Armageddon is the epic story of the last eight months of World War II in Europe by Max Hastings one of Britain s most highly regarded military historians, whose accounts of past battles John Keegan has described as worthy to stand with that of the best journalists and writers New York Times Book Review.In September 1944, the Allies believed that Hitler s army was beaten, and expected that the war would be over by Christmas But the disastrous Allied airborne landing in Holland, American setbacks on the German border and in the H rtgen Forest, together with the bitter Battle of the Bulge, drastically altered that timetable Hastings tells the story of both the Eastern and Western Fronts, and paints a vivid portrait of the Red Army s onslaught on Hitler s empire He has searched the archives of the major combatants and interviewed 170 survivors to give us an unprecedented understanding of how the great battles were fought, and of their human impact on American, British, German, and Russian soldiers and civilians Hastings raises provocative questions Were the Western Allied cause and campaign compromised by a desire to get the Soviets to do most of the fighting Why were the Russians and Germans effective soldiers than the Americans and British Why did the bombing of Germany s cities continue until the last weeks of the war, when it could no longer influence the outcome Why did the Germans prove fanatical foes than the Japanese, fighting to the bitter end This book also contains vivid portraits of Stalin, Churchill, Eisenhower, Montgomery, and the other giants of the struggle The crucial final months of the twentieth century s greatest global conflict come alive in this rousing and revelatory chronicle....
|Title||:||Armageddon: The Battle for Germany, 1944-1945|
|Publisher||:||Knopf November 16, 2004|
|Number of Pages||:||640 pages|
|File Size||:||973 KB|
|Status||:||Available For Download|
|Last checked||:||21 Minutes ago!|
Armageddon: The Battle for Germany, 1944-1945 Reviews
Published in 2004, this is a history of the final year of WWII in Europe and covers -- not everything -- but most of the stuff I had barely heard of before. It is centered on the ground war, but covers both the war in the west and the one between Germany and the Soviets in the east. There's not very much on the war in Italy, but this is so chock full of information it's more than enough. The amount of detail is impressive -- lots of the material comes from interviews with the combatants and the civilians who were affected by the war. That is where it really shines. It is a grim story, more death and destruction than I had known about before and, couple with that the stories right from the people affected, and it's somewhere beyond sad.
I probably can't add much to the existing 200 reviews for this book, but did want to add a high rating. The author does a good job covering all of the relevant sides in the last year or so of war--the Western Allies, the Soviets, the Germans, and the civilians--with a good mix of "big picture" narrative and "down in the weeds" quotes from individual soldiers, etc. Some readers could probably quibble about the author's (often harsh) assessments of their favorite generals, but generally this reader found his opinions to be justified.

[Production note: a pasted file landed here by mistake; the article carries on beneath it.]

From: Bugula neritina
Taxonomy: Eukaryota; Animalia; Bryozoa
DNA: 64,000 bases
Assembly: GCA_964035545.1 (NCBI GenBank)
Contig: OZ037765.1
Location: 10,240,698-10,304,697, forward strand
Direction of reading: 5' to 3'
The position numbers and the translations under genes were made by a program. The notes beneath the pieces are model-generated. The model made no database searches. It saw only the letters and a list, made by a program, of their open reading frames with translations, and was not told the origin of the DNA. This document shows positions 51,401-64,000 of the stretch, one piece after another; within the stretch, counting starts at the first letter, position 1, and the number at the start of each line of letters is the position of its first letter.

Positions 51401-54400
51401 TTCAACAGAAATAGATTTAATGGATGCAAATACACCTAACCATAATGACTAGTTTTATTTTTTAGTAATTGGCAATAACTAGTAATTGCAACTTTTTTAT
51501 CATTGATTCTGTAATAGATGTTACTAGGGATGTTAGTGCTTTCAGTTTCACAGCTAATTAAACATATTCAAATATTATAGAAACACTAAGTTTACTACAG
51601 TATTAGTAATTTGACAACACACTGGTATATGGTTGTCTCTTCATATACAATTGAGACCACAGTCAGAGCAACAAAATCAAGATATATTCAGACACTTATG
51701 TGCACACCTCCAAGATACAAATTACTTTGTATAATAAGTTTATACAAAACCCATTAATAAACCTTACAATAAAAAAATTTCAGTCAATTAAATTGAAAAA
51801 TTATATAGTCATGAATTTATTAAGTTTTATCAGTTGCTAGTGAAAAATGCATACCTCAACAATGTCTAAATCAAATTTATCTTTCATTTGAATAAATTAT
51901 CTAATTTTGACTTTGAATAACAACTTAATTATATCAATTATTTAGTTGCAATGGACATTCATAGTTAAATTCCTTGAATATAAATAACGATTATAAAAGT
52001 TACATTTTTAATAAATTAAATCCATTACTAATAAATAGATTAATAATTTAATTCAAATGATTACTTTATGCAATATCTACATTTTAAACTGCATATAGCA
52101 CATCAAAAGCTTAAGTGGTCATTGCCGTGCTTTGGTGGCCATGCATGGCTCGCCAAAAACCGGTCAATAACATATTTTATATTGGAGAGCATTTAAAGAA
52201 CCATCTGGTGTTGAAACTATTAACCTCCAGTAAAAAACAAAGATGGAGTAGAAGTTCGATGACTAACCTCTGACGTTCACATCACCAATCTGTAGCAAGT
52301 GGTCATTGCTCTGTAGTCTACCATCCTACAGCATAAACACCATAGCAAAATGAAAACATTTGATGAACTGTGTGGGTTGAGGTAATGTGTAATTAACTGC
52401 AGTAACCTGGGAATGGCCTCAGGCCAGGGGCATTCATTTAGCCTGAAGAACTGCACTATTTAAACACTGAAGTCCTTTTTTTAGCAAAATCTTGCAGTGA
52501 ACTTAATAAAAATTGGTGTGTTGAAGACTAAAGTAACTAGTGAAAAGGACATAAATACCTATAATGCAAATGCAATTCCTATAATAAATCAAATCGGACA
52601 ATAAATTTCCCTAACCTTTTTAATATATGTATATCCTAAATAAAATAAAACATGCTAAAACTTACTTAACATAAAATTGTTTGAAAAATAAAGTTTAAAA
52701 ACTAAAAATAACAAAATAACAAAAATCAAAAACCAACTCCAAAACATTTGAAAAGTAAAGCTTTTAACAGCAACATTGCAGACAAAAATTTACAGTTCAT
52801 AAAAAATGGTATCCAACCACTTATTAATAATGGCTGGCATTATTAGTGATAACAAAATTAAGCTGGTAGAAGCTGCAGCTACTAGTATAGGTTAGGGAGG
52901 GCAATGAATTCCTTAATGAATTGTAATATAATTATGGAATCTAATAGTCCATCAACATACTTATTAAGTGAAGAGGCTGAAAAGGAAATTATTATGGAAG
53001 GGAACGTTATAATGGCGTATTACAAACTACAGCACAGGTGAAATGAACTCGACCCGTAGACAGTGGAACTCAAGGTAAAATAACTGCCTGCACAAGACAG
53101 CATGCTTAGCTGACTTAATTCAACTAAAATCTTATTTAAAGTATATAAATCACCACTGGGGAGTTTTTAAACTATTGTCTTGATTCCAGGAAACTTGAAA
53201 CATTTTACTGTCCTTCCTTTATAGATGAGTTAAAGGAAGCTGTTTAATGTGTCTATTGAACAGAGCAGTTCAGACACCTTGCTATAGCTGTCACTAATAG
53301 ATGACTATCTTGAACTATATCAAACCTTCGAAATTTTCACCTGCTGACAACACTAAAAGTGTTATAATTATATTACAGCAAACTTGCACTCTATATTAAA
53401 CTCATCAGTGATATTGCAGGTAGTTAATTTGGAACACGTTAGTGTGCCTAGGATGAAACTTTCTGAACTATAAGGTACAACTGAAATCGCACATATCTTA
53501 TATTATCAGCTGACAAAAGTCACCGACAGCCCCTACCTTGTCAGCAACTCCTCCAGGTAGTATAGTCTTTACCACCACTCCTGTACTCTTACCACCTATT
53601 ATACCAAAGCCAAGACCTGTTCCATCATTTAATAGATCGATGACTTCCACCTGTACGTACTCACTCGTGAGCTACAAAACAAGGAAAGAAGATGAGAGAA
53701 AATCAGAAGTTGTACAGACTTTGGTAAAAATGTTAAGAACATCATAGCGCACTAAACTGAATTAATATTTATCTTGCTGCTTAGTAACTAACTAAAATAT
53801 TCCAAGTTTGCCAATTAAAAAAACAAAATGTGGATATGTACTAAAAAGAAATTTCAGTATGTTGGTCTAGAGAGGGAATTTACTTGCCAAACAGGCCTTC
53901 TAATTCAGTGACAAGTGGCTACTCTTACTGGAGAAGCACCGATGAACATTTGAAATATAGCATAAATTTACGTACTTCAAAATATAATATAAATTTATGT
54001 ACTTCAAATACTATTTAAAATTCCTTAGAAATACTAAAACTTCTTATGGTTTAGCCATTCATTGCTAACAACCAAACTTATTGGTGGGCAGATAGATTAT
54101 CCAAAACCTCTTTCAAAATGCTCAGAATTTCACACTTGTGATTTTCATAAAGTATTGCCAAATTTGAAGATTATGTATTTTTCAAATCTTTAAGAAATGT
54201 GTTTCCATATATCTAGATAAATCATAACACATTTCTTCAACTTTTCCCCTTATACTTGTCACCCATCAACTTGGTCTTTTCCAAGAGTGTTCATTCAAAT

Hastings raises provocative questions: Were the Western Allied cause and campaign compromised by a desire to get the Soviets to do most of the fighting? Why were the Russians and Germans more effective soldiers than the Americans and British? Why did the bombing of Germany’s cities continue until the last weeks of the war, when it could no longer influence the outcome? Why did the Germans prove more fanatical foes than the Japanese, fighting to the bitter end? This book also contains vivid portraits of Stalin, Churchill, Eisenhower, Montgomery, and the other giants of the struggle.
In Armageddon, Hasting tells the story of the last seven months of the war as Nazi Germany was squeezed into defeat, contrasting the western front with the eastern front, the US and British with the Russians. He describes the motivation and thoughts of both sides without apologizing. A few statistics demonstrate the relative magnitudes of each front. He explains why the Russians were brutal to the German soldiers and civilians, and why the US and Britain were more cautious. He explains why the war had to end in armageddon, including the allied strategic bombing, and why nothing short of total victory was the only option. He does this by telling both the story of the common soldier, the innocent and not-so-innocent civilians, and the grander strategies of the generals and political leaders. Among these threads, Hasting strikes a good balance of storytelling without glorifying the common soldier (as Ambrose does) with the larger national movements, without getting bogged down in politics. The stories and anecdotes in the book vividly portray the reality of the war and the collapse of civilization in the Third Reich's last months. Even though the book was long, it was very readable.
This book contributes greatly to a much fuller and richer understanding as to how the war against Germany affected everyone, from soldiers in the various armies, POWs, and the lives of the general populations in the countries directly impacted by the fighting and bombing. That the impact was horrific is well known, but the myriad stories of individuals--soldiers, sailors, airmen, POWs, and civilians--give a more complete sense as to just how bad that impact was.
Anything Max Hastings writes is likely to be a five star book-- and that certainly is true of this one.